Hold tight for a rough ride on Railtrack

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The Independent Online
Railtrack shareholders are strongly advised to pay the second instalment on their shares, due now, even if they are worried about the impact of the Government's planned windfall tax and want to sell.

Railtrack's shareholders should by now have received details of how to make this final payment on their shares. Payment notices and cheques need to be received from shareholders by this Thursday and if your shares are held on your behalf by a stockbroker you may have an even earlier deadline.

Railtrack shares have performed better than just about any other privatisation in their first year and investors will typically have made hundreds of pounds of profits on paper.

Small investors were offered the shares for 190p each when the company was privatised last May and by last week they had more than doubled in price to around 430p, having previously been as high as 500p. Shareholders should also have received two dividends amounting to more than 10 per cent of their original investment; that is, 13.75p a share in October and 7.3p a share in February.

Stockbrokers offer a spectrum of views for the future, although few are downright negative. But whatever the outlook, investors are strongly advised to make the second payment. If they do not, the partly-paid shares will be sold on their behalf by the Government, which will mean a poor price. The deadline passed last week for selling them off your own bat without being required to pay the second instalment. So if you still have the shares but do not want to continue holding them, you should make the second repayment and then sell.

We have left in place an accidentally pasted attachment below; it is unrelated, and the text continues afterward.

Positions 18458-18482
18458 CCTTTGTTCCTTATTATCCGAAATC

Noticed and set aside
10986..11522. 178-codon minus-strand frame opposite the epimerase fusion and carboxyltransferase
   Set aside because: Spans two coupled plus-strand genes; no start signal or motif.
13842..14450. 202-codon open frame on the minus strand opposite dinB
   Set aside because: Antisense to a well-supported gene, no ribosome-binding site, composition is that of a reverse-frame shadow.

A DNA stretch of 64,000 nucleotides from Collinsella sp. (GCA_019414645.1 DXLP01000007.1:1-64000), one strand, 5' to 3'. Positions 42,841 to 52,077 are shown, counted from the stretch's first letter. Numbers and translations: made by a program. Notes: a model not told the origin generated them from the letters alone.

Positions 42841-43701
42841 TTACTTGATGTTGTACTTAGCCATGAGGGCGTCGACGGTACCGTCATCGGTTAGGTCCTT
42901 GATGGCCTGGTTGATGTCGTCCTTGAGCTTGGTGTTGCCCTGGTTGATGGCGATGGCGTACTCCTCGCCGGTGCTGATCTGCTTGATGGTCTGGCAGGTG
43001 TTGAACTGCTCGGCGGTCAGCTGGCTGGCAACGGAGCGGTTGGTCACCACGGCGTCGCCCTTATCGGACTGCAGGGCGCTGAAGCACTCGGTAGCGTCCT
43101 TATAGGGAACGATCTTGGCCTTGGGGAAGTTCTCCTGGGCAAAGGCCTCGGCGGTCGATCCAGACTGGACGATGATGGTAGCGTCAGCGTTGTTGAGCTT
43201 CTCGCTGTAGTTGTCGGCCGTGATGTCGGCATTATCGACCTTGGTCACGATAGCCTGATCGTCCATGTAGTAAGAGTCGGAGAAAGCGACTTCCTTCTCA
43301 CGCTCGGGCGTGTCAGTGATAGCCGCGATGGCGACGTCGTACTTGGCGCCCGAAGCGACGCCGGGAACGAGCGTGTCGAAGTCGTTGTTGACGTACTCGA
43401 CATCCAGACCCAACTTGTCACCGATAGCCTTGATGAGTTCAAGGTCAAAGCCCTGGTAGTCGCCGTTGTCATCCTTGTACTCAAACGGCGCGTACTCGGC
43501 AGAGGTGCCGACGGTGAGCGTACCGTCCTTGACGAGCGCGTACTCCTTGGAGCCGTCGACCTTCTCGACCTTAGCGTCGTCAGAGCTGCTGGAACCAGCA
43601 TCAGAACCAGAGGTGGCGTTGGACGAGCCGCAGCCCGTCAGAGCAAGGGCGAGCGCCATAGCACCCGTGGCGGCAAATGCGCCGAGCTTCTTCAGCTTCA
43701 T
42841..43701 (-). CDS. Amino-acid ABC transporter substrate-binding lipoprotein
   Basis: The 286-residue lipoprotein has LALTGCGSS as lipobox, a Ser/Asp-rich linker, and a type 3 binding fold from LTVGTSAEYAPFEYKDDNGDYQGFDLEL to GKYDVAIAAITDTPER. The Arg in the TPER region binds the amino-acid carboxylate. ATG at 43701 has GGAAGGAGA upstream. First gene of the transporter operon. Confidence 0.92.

However, Justin Urquhart Stewart, a director of Barclays Stockbrokers, thinks selling, even after paying the second instalment, is a bad idea because the share price has been held back by the approaching windfall tax, the details of which may not be known until Gordon Brown's first Budget, expected next month or in July. "There will be a better time to sell," he says.

Paul Killik of Killik & Co, a firm of brokers in London, is even more optimistic. He sees Railtrack as having more growth potential than many of the privatised utility companies. "Public transport has got to be the way forward," he says.

Other brokers, such as Greig Middleton, are more cautious, noting that the company faces a similar stiffening of the regulatory environment as other privatised companies while offering lower dividends in relation to the cost of the shares.

Investors might also be influenced by whether they opted for a discount on this final instalment price or bonus shares; investors were given this choice when Railtrack was privatised last year. Those who opted for the discount pay 175p a share rather than 190p for this final instalment, but those who opted for the bonus shares have to hold their shares until May 1999 to get the bonus, which will be in the form of one free share for each 15 held continuously until that date.

If, after paying the final instalment, you do decide to sell your shares, among those stockbrokers offering low selling charges are: CaterDeal (01708 742288); Investorlink (0800 289600); The Share Centre (0800 800008); The Share Market (0161 237 9443); and ShareLink (0121 200 2242).

q Railtrack has a helpline: call 0117 975 1593

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